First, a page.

Uncommon Ancestry: Your Dad is My Dad?

Photo by JaredZammit (CC BY-SA 2.0)

At Hazlitt, Alison Motluk writes on how fertility doctors impregnating their own clients is more common than you might think and on how the law around tracking sperm donors and donations is impotent against the problem.

Kat Palmer learned in grade nine biology that two blue-eyed parents can’t have a brown-eyed child. She thought that was curious, because she had brown eyes and both her parents had blue. But when she joked about it at home, she got a shock: her mother told her she’d been conceived at a fertility clinic, using sperm from an anonymous donor. The man she knew and loved as her dad was not her biological father.

Palmer knew she sort of looked like him, but she felt she looked like a lot of the Jewish men she knew, including her dad. The cousin helped her draft an email to Barwin, in which she used both genetics and genealogy to raise the possibility that he might be her biological father. She expected the doctor to ignore her, but he emailed back within the hour, with a phone number.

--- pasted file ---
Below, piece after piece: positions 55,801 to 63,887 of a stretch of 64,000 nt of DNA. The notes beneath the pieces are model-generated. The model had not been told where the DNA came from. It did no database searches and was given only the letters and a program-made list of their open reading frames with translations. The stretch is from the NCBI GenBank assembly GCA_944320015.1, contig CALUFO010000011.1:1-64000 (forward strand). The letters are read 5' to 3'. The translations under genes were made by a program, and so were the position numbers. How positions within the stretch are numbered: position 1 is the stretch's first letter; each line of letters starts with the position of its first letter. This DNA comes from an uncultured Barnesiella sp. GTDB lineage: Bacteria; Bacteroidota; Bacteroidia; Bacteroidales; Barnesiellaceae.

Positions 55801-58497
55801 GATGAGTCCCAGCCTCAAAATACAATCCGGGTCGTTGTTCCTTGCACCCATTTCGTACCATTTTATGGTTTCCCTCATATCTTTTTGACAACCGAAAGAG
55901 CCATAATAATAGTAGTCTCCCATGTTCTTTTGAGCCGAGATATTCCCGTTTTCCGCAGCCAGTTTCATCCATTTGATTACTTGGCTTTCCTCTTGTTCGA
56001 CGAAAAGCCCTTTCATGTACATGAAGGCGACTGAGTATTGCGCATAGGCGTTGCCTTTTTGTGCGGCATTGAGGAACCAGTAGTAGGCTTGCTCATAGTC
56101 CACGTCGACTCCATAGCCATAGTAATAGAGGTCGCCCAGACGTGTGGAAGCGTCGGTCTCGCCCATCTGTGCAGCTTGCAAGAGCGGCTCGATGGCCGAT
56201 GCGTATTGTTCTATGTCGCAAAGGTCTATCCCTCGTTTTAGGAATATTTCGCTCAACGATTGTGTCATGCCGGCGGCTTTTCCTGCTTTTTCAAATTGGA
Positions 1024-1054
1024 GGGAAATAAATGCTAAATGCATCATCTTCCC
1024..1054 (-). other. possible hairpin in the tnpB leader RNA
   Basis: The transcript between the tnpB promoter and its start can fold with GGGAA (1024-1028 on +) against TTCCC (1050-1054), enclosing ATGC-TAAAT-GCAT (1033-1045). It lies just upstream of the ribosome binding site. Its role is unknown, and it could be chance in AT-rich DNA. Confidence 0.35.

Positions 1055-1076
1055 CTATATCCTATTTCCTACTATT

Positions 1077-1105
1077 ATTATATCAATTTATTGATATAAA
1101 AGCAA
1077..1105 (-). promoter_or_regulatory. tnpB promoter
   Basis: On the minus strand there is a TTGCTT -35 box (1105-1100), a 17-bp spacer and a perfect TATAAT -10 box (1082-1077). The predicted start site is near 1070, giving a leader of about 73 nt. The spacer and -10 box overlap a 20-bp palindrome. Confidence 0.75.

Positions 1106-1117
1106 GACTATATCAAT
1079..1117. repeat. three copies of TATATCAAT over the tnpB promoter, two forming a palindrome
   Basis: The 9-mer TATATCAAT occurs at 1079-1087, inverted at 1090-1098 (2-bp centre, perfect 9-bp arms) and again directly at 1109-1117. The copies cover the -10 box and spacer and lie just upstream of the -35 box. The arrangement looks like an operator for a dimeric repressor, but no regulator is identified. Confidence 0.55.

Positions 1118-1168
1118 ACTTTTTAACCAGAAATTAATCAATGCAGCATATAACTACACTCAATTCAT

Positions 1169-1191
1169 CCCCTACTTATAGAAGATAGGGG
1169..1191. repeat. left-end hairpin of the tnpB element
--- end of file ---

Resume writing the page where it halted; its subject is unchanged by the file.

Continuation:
When she called him, about a week later, he was apologetic and baffled. He just couldn’t fathom how this had happened, he told her. The only thing he could think of was that he’d bought a new sperm counting machine that same year, and perhaps he had contaminated it when he was testing it with his own semen.

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